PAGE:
and then it needs to
be filed or ground with a grinder to a point.
I add a small amount of saddle glue to the hole where the saddle horn
cap goes in and then carefully screw it in.
I large number of the people who purchase these take them to their
local saddle shop for professional installation but many folks do
install them on their own.
So not to do any damage to your saddle I strongly suggest going slowly
and making sure you understand the process.
Are your spurs and bits made in the USA?
We really try hard to not sell junk....We get these from noted
suppliers of western tack and supplies.
As to the country of origin, most bits and spurs offered anymore are
made overseas by USA owned companies who have moved their
manufacturing and/or assembly facilities overseas for lower labor
rates....(for better or worse).....
This applies to many of the largest companies around including Kelly
Bits and Spurs, Sims Bits and Spurs, Blackwood Spurs, Greg Darnell,
Partrade Company, Les Vogt Performax Edition Spurs and many others.
There are very, very few companies that offer
a USA made spur or bit.
The only American made spurs we have available to us start at approx
$200.00 per pair.
I will say that there are cheap imported products but there are also
some that are high quality.....you can no longer just throw them all
in one pot as "Cheap imported items".
Keeping in mind that this item sells for under $50.00 I think it is a
good solid value for the money. I recently had Don Rogers of Hereford,
Texas (a noted Texas Spur and Bit maker) make me a pair of spurs and
spur strap buckles and it was over $400.00 and
they were working spurs and nothing fancy.
Will these spurs fit me?
The standard heel opening on most adult spurs is approx 3 inches.
These will fit most men's boots up to the average size 11....but some
size 12 are borderline....I wear a 13EE and most of these will not fit
The average women’s heel opening is approx 2 ¾ inches and the average
kids spur heel opening is about 2 ½ inches.
These measurements are merely averages so please ask first.
Will a cribbing collar cure cribbing on my horse?
Well it is really hard to say.....this is really more for Cribbing
"wind suckers" rather than horses that merely chew wood.
I have a horse that sucks wind and in the process bites or chews wood
and it works for him.....and we hear good reports from customers.
There is also a safety issue about placing it on a horse in a pasture
as there is always the risk of a hang-up or choking....this has a
nylon strap that would not break easily.
There really is no cure for cribbing.....This product works in most
cases but not on all horses.....
If your horse is just chewing wood he may quit when placed in a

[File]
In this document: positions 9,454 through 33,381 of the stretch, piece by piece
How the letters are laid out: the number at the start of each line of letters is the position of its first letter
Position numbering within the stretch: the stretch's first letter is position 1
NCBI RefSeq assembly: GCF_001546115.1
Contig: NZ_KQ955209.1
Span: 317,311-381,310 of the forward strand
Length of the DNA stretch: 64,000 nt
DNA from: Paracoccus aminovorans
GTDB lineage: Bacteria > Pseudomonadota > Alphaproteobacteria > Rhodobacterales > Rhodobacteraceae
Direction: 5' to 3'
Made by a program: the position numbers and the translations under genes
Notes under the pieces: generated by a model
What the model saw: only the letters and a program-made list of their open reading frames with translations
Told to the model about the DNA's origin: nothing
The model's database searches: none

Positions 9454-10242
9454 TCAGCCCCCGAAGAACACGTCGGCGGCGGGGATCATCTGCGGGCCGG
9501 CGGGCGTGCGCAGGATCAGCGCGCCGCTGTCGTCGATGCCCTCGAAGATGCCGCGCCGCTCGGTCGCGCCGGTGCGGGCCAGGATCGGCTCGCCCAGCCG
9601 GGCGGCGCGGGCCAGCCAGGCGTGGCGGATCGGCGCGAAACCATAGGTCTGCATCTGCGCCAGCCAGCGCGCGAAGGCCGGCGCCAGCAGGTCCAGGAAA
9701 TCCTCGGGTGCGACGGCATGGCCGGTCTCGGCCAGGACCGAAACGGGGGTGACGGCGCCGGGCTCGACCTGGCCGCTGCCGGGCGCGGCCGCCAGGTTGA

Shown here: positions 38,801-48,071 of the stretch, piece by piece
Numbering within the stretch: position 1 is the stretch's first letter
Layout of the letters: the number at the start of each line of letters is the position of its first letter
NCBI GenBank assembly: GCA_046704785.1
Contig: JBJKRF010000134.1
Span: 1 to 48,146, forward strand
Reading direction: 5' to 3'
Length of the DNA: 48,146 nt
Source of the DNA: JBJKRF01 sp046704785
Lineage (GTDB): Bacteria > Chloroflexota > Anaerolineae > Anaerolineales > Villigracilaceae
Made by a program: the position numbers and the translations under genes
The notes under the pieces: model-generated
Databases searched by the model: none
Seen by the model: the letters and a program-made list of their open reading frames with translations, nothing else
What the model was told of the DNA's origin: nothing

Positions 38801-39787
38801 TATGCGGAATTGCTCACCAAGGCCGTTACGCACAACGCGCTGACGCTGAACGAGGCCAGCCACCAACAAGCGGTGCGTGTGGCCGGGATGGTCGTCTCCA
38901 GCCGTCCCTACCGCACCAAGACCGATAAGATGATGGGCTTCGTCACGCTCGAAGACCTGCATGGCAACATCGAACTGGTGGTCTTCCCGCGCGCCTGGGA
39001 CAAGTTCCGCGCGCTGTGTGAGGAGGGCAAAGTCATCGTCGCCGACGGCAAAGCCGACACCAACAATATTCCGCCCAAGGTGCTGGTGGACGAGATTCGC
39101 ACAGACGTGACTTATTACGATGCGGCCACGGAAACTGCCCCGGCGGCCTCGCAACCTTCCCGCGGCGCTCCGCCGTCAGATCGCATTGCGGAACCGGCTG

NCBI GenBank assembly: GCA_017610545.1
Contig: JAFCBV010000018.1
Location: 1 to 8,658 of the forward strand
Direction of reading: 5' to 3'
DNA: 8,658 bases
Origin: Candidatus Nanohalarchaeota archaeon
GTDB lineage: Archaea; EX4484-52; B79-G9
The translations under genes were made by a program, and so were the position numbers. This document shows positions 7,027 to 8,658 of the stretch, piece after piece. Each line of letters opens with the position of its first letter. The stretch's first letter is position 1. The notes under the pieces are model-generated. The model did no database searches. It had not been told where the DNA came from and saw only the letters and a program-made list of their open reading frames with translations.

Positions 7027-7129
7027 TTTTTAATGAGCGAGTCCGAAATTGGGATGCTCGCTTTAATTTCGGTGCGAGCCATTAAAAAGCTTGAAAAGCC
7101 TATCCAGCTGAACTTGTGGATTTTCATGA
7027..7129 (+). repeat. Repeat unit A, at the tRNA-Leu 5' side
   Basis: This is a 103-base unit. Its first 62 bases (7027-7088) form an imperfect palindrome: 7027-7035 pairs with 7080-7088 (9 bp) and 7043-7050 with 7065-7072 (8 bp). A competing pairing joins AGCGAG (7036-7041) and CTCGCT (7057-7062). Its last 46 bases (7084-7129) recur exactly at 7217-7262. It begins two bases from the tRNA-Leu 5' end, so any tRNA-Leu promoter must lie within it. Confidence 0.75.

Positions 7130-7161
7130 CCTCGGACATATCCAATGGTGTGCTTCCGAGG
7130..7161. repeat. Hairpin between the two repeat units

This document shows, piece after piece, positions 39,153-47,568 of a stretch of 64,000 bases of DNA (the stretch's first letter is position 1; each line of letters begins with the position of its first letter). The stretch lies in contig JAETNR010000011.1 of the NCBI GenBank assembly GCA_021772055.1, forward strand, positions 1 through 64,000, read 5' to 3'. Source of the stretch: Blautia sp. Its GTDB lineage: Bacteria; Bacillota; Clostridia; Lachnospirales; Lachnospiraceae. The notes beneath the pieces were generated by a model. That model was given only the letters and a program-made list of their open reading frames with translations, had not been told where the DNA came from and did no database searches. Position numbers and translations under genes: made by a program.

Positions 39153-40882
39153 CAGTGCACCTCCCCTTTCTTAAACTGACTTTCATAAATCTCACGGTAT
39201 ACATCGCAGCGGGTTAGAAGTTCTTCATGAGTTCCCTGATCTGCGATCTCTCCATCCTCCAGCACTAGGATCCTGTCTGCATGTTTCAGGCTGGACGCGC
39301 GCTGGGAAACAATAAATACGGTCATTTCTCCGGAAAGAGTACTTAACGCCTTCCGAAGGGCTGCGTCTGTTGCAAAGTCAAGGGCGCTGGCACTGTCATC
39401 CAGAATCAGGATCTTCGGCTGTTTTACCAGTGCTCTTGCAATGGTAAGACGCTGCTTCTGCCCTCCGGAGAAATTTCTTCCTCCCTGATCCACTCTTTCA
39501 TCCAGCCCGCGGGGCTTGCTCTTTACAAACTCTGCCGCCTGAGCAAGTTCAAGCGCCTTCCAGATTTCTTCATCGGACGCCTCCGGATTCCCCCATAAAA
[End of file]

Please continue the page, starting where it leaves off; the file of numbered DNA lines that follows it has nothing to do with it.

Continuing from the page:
pasture and often if there is another horse it will help as it is most
likely a nervous habit.
If he is Sucking Wind" then he may continue.....when he sucks wind the
horse will normally hang there top teeth on a piece of wood, etc and
then quickly suck in
wind....this causes an Endorphin Release that is very pleasurable and
is habit forming....in a mature horse it is normally very hard to
control and these devises (at best) just slow it down.
When do you need splint boots?
Splint boots should be worn at all times. They provide protection to
the splint and cannon bones should they be inadvertently struck by the
hoof and/or shoe of the opposite foot. Some splint boots provide extra
support for the tendons.
What about bell boots?
Bell boots protect the coronet band from being struck by the hoof or
shoe. This is particularly important in the early stages of teaching a
horse to spin. Bell boots also protect the bulbs and heels of the
front feet from the toe of the hind feet when a horse is sliding.
Extra care should be given to keep bell boots clean. Sand accumulating
in them will irritate the ankles, which can lead to a serious
condition known as 'scratches'.
When do you need knee boots?
In some cases horses will rub one knee against the other while
spinning. Knee boots should be used until the horse learns to spin
What about skid boots?
Skid boots should be used when the horse is being worked on sliding
stops. Particular attention should be paid to keeping skid boots
clean. When using leather boots, keep them well oiled. Stiff or dirty
skid boots will could cause scalding.
What size Blevins Buckles to get?
When we describe a Blevins Buckle as a "3 inch Blevins Buckles" it
does not refer to the outside measurement (dimension) of the buckle in
any way. It is referring to the size of Stirrup Leather it is intended
to be used on. In other words a 2 1/2 inch Blevins Buckle it made for
a 2 1/2 inch wide stirrup leather and so on. The 2 1/2 inch and 3 inch
size are available with either Vertical or Horizontal Post. Please
note that on all Vertical Post Blevins Buckles have a Leather Covered
Sleeve. The Horizontal Post Blevins Buckles all have Stainless Steel
all metal Sleeves. The exception is the 2 inch buckle and is only made
in a vertical post metal sleeve design. Blevins Buckle Company only
makes a 2 inch, 2 1/2 inch and 3 inch size buckle, NOTHING larger or
smaller. You will need 4 or 6 copper rivets and burrs (not included)
to install each pair of Blevins Buckle depending on the size. Blevins
Buckle Company is located in Wheatland, Wyoming USA. We do offer a
Blevins Buckle installation Kit complete with Copper Rivets and Burrs
with detailed instructions including diagrams.
What is Hermann Oak Leather?
Hermann Oak Leather is leather tanned by the Hermann Oak Leather
company in St. Louis,
Missouri. The Hermann Oak Leather company has been making leather
since 1881 when
Lewis Charles Hermann started the business to accommodate the local
harness trade and
to supply wagon loads of settlers on their way West.